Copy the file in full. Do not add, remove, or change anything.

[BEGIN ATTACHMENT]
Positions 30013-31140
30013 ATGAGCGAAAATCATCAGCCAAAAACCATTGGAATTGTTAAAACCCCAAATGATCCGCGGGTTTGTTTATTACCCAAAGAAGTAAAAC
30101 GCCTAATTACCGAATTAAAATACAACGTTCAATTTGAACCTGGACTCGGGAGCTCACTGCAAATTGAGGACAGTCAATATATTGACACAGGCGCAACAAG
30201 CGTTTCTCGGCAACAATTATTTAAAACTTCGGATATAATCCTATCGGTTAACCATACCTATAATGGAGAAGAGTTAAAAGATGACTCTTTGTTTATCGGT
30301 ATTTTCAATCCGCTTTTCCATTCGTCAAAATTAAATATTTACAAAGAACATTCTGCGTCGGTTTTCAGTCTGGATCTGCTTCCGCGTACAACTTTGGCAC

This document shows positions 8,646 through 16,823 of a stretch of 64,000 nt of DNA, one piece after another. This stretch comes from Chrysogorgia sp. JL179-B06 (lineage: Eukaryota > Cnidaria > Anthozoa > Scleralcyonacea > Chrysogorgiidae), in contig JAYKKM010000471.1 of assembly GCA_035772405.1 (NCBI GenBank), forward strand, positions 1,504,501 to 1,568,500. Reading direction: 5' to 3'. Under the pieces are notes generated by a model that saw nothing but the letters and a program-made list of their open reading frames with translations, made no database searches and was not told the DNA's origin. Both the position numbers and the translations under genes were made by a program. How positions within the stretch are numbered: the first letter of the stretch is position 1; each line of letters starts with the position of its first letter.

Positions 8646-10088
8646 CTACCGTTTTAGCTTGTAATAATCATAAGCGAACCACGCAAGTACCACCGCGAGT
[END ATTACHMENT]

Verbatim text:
Positions 30013-31140
30013 ATGAGCGAAAATCATCAGCCAAAAACCATTGGAATTGTTAAAACCCCAAATGATCCGCGGGTTTGTTTATTACCCAAAGAAGTAAAAC
30101 GCCTAATTACCGAATTAAAATACAACGTTCAATTTGAACCTGGACTCGGGAGCTCACTGCAAATTGAGGACAGTCAATATATTGACACAGGCGCAACAAG
30201 CGTTTCTCGGCAACAATTATTTAAAACTTCGGATATAATCCTATCGGTTAACCATACCTATAATGGAGAAGAGTTAAAAGATGACTCTTTGTTTATCGGT
30301 ATTTTCAATCCGCTTTTCCATTCGTCAAAATTAAATATTTACAAAGAACATTCTGCGTCGGTTTTCAGTCTGGATCTGCTTCCGCGTACAACTTTGGCAC

This document shows positions 8,646 through 16,823 of a stretch of 64,000 nt of DNA, one piece after another. This stretch comes from Chrysogorgia sp. JL179-B06 (lineage: Eukaryota > Cnidaria > Anthozoa > Scleralcyonacea > Chrysogorgiidae), in contig JAYKKM010000471.1 of assembly GCA_035772405.1 (NCBI GenBank), forward strand, positions 1,504,501 to 1,568,500. Reading direction: 5' to 3'. Under the pieces are notes generated by a model that saw nothing but the letters and a program-made list of their open reading frames with translations, made no database searches and was not told the DNA's origin. Both the position numbers and the translations under genes were made by a program. How positions within the stretch are numbered: the first letter of the stretch is position 1; each line of letters starts with the position of its first letter.

Positions 8646-10088
8646 CTACCGTTTTAGCTTGTAATAATCATAAGCGAACCACGCAAGTACCACCGCGAGT